Warmth from Bentiu

After hours of heli-flight from the capital of Juba, two thirds of the first batch of the personnel of the L2FH No.1 of Vietnam reached Bentiu on a harshly sunny day, which is typical of the land. The rest of the batch and the equipment arrived on the following day.

Chief Nurse of the UK’s L2FH Sonia Vanner showing Senior Colonel Tran Quoc Viet - Deputy Director of Military Hospital 175 - and the Vietnamese delegation around the UK’s L2FH

Like other places in South Sudan, flights to Bentiu, some 900km from Juba, are only conducted by small-sized fixed-wing aircraft or helicopters of the United Nations, carrying personnel or equipment for forces of the United Nations Mission in South Sudan (UNMISS) stationed in Bentiu.

The road from the airport to the place where the L2FH No.1 will be stationed is typical of this most fledgling country in the world. In rainy days, the road is full of mud while in sunny days, dust flies all over the place.

Along the road, hard life in this war-torn land shows in the silhouettes of women walking silently with big bundles of wood or sags of food on top of their heads. Children without clothes follow the vehicles of the UN with their tired looks. From afar, herders in their worn-out clothes hold their guns to protect their cattle from robbers.

Bentiu greeted the personnel of the L2FH No.1 of Vietnam in that special fashion. However, what was heard and what was seen about this poverty and war-torn land now turned into a warm feeling as the troops of the L2FH No.1 of Vietnam was heartily welcomed by the UNMISS personnel in Bentiu. The warm welcome cleared away the worry of the troops.

Senior Colonel Tran Quoc Viet, Deputy Director of Military Hospital 175 shared that the UK force under the UNMISS received the Vietnamese troops like long-time-no-see friends. They supported the newcomers wholeheartedly, more than what the Vietnamese had expected. The UK royal engineers helped the Vietnamese medical staff unload equipment while the UK logistic sector helped the newcomers with food during the first two days waiting for essential goods and food from the UN. This support has made the Vietnamese troops moved. The joint meals between the Vietnamese and UK forces helped enhance mutual understanding and friendship and facilitate the coordination and handover of work between the medical troops of the two countries.

Lieutenant Colonel Mark Jones, Commanding Officer of the UK military forces in Bentiu, who welcomed the personnel of the L2FH No.1 of Vietnam to the UNMISS to join hands in maintaining peace in the land, affirmed that the handover of the L2FH of the UK to Vietnam has shown the ever-developing relationship between the two countries. He hoped to see more positive changes and successes of the L2FH No.1 of Vietnam in Bentiu.

On behalf of the newcomers’ part, Lieutenant Colonel Bui Duc Thanh, Commanding Officer of the L2FH No.1 of Vietnam, stressed that the wholehearted support of the UK forces brought the Vietnamese troops a lot of motivation and encouragement. The professionalism at work of the UK forces also left a deep impression on the Vietnamese troops, and served as a good lesson for them to learn and follow.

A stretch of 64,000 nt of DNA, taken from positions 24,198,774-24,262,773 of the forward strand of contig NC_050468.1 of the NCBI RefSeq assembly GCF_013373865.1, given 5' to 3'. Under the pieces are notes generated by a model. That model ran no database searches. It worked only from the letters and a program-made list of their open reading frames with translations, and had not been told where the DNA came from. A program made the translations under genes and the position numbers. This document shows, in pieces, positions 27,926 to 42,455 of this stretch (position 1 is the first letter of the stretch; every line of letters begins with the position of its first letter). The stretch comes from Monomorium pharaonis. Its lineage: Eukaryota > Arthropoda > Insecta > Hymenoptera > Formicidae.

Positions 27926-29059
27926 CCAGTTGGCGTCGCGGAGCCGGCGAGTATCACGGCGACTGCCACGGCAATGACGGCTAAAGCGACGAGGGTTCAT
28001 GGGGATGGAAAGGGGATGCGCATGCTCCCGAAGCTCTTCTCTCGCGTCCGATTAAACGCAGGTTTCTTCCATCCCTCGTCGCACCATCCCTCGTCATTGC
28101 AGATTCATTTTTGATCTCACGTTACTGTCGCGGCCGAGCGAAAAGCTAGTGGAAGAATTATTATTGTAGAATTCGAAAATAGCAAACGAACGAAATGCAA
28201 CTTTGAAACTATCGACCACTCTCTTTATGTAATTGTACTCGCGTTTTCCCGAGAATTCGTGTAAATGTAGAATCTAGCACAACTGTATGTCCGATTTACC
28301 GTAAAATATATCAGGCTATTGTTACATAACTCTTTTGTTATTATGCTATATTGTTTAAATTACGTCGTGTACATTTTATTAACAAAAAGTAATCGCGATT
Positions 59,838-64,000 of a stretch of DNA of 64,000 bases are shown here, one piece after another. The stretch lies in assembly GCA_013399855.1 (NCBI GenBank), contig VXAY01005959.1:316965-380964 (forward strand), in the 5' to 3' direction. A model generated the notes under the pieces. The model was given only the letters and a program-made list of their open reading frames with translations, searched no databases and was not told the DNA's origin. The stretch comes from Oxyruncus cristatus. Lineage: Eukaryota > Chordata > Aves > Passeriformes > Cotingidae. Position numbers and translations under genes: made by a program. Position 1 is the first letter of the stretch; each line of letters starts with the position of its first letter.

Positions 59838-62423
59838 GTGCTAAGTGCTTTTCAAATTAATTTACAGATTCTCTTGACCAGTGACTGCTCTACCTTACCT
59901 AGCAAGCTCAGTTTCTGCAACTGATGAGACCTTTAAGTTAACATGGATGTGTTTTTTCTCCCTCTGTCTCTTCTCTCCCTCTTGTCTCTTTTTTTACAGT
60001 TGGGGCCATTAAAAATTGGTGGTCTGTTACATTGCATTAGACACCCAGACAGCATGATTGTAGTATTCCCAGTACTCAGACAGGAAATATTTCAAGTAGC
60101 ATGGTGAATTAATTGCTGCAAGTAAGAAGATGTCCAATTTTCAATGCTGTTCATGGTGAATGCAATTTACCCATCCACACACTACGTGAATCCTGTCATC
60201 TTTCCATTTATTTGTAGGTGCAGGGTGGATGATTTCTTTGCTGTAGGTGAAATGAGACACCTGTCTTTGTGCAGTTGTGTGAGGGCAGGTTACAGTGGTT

Then, the newcomers were shown around the place where they will live and work for one year and experienced the operation of the L2FH of the UK. All necessary information provided by the UK forces was noted down carefully for later operation of the Vietnamese L2FH No.1. Warmth was what everyone could feel as the Vietnamese and UK forces quickly and closely coordinated at work right after meeting in Bentiu.

Major Ho Ngoc Phat talking with Captain Tom Bolitho, Second-in-Command Officer of the UK Engineer Company in Bentiu

First tasks

On the second day in Bentiu, troops of the L2FH No.1 officially took over the mission of guarding the unit from the UK force. The handover of the first guard shift took place at 8pm of October 4 in a serious manner, and in line with common military regulations. The handover marked the start of the transfer of duties from the UK personnel to their Vietnamese counterparts in Bentiu.

By now, the accommodations for L2FH troops built by the UK engineer troops have been strengthened with sufficient electricity and air-conditioners. The new hospital is under the last phase of construction. Depending on the progress of material support from the UN, it is estimated that in more than a month, the construction of the new hospital will be completed.

All logistic preparation for the operation of the hospital started long before. Therefore, the personnel of the L2FH No.1 of Vietnam have quickly settled down in Bentiu. Life in Bentiu is somewhat different from what the newcomers had imagined previously in Vietnam. Almost all of the staff of the L2FH No.1 are young. They have brought to South Sudan their high sense of responsibility and they are now highly determined to fulfill the noble duties assigned.

The chain-of-command of the L2FH No.1 of Vietnam has also required troops of the whole hospital to work and conduct in a manner which at best promotes the image of the land and people of Vietnam as well as the Vietnam People’s Army.

Though it is hard to have Internet connection or making phone calls in Bentiu, all Vietnamese “messengers of peace” want to send their best wishes and love from Bentiu to the Fatherland.

Reported by My Hanh (from Bentiu, South Sudan)

Translated by Huu Duong